History and Restoration of the Alpine Renault A441-3, P1

by pete on June 17, 2014

The Elf Switzerland-sponsored Alpine Renault A441-3, brought back to life by Flavien Marçais and seen here at the 72nd Goodwood members' meeting in the UK in March 2014, after 35 years in hibernation. (©Tim Moores)

Story by Roy P. Smith

In 1973, Renault, who by then were in the process of taking a major shareholding in the Alpine company based in Dieppe, were considering entering the European Sports Prototype Championship, the reason being that they had a new engine, created by the engineering team headed by François Castaing, an engineer with Amédée Gordini in the late 1960s before doing his National Service. The engine would be a V6; “But what shall we put it in?” asked the Renault management. It wasn’t long before the call was made to Alpine: build us a Sports Prototype please!

Alpine A440

The A440: a troubled start turned into a bright future.

André de Cortanze led the team of designers who would soon be joined by long-time Alpine F3 mechanic Andre Désaubry. André: “Ah, there are so many memories. The start-up of the A440 in 1973 had been a difficult moment. I was transferred to the A440 2-litre project in 1973 and we began to learn the car. There was a problem the first time we went to Magny-Cours, where we took the first A440. Jean Pierre Jabouille set off; our friend Marcel Hubert had made us a nice engine cover in epoxy and on the straight at speed it ripped off! I remember, too, one of the many niggling problems that the new 2-litre engine had showed up at the Nürburgring: a problem with the cam drive belt jumping a notch. We didn’t understand why it was happening, and then we noticed there was a problem with belt tension and we had to modify the drive-wheel bearing to increase the tension around the pinion to ensure that the belt was correctly wrapped round the distributor drive. There was a lot to learn; this was just one tiny incident! The first happy moment with the car was at Croix-en-Ternois, when we won with Jean-Pierre, the first victory for that car, but it was far from performing at its best because there was not enough cooling for the brakes. The circuit required a lot of braking and when the car stopped everything was smoking. But we were happy; we had won for the first time with this car. We knew it was not perfect, but it had great potential.”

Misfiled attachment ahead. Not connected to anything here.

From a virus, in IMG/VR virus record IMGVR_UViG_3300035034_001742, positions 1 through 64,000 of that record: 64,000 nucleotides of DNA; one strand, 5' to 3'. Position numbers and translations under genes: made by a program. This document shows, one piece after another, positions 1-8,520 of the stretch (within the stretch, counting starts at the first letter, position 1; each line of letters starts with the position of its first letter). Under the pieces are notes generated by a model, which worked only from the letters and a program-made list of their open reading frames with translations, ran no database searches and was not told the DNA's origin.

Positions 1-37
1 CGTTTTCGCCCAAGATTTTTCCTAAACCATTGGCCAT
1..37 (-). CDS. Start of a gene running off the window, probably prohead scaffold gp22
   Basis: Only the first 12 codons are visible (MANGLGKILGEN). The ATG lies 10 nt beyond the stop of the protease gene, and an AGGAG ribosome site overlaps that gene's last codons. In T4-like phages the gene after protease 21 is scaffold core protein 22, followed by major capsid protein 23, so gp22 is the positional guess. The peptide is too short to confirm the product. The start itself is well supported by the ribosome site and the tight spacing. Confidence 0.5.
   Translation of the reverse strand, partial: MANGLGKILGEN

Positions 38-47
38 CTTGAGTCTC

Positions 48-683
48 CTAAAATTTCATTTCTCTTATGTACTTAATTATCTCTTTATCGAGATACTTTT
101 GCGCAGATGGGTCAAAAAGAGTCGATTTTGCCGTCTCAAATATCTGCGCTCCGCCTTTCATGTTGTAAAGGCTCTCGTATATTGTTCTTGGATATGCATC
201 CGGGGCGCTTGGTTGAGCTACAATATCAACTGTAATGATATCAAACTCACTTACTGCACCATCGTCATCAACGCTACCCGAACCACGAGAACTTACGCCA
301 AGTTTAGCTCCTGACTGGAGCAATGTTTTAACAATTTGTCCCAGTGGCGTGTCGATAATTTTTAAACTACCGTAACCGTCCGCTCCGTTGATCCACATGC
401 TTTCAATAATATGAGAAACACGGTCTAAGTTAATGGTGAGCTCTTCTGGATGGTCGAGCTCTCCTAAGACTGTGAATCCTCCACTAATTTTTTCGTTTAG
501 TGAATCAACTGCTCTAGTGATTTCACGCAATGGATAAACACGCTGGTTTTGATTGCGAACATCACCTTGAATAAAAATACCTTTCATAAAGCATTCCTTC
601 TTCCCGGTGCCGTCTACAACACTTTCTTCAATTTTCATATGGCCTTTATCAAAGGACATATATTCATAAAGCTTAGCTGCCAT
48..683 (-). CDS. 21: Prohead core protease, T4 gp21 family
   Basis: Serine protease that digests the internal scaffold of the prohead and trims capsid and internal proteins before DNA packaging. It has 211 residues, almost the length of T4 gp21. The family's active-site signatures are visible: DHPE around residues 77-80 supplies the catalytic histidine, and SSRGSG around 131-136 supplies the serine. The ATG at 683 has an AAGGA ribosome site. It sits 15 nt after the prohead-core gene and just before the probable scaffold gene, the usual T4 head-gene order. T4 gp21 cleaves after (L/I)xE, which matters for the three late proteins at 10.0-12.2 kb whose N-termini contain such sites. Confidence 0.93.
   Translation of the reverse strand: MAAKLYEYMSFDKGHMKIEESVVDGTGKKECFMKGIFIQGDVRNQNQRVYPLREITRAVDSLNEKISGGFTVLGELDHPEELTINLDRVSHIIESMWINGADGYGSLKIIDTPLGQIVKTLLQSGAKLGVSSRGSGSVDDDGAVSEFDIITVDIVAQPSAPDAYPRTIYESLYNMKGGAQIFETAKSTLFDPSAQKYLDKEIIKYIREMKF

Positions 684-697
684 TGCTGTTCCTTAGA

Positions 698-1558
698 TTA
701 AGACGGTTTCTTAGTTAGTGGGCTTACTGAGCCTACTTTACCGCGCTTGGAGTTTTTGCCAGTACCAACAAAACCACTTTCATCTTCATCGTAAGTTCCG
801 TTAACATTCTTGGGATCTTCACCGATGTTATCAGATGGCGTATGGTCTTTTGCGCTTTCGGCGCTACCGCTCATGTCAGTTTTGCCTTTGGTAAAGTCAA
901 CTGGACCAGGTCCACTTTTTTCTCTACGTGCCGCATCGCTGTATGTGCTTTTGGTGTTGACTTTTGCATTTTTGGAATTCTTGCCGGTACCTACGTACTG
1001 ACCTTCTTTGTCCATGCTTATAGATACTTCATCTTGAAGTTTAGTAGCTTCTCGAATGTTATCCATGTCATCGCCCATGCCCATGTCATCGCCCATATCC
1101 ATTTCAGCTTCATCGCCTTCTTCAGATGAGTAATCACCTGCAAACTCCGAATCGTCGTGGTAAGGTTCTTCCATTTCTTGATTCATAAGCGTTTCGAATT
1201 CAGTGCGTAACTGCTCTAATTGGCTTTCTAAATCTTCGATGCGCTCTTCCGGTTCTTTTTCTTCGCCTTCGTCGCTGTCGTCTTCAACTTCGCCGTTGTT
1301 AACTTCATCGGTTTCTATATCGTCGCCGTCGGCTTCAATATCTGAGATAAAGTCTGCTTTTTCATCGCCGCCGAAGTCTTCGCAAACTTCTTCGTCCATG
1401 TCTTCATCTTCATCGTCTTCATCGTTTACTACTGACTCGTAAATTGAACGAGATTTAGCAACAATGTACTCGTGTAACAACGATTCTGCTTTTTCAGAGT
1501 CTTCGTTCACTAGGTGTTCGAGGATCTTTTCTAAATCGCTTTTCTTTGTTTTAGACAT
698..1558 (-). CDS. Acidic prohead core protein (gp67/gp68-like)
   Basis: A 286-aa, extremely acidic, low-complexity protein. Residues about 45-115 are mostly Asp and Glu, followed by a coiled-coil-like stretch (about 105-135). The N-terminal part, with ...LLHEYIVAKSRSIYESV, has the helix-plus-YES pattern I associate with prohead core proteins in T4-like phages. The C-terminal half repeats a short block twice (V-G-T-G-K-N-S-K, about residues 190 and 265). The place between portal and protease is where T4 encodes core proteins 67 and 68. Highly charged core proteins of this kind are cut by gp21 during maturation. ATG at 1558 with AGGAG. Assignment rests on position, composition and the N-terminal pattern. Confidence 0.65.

The die was cast. The 1973 season saw varied results but a lot of potential that led to a revised model – the Alpine A441. Three more cars were created: A441-0, A441-1and 441-2. So successful were these cars that Alpine won the 1974 European Championship, dominating with maximum points, while Alain Serpaggi took the Drivers’ Championship. Renault had plans to win Le Mans; they would need to perfect the car further and the only way to do this effectively, they decided, was by racing against the likes of Porsche and Alfa Romeo in the World Sports Prototype Championship.

Alain Serpaggi in A441-0 winning the European 2 Litre Sports Prototype Championship in 1974. (From Alain Bienvenue\'s collection by unknown photographer).

The plan was that the A441-1 driven by Gérard Larrousse during 1974 would be returned to Dieppe and modified to become the car that would be known as the A441T (by journalists at the time) in fact 442-0 for the 1975 season. The T stood for Turbo, and with it a new era had arrived. Another new A441 – the A441-3 – was built at the end of 1974 for the restructured Larrousse-Archambeaud team, later renamed Elf Switzerland; this was a normally aspirated car which would eventually be the car that would mark the official return of Renault to Le Mans when this car ran at the 1975 24 Hours. The all-female pairing of Marie-Claude Beaumont and Lella Lombardi were the contracted drivers. Note that both the Turbo and normally aspirated version were 2 liter engines, though the Turbo would compete in the 3 liter class.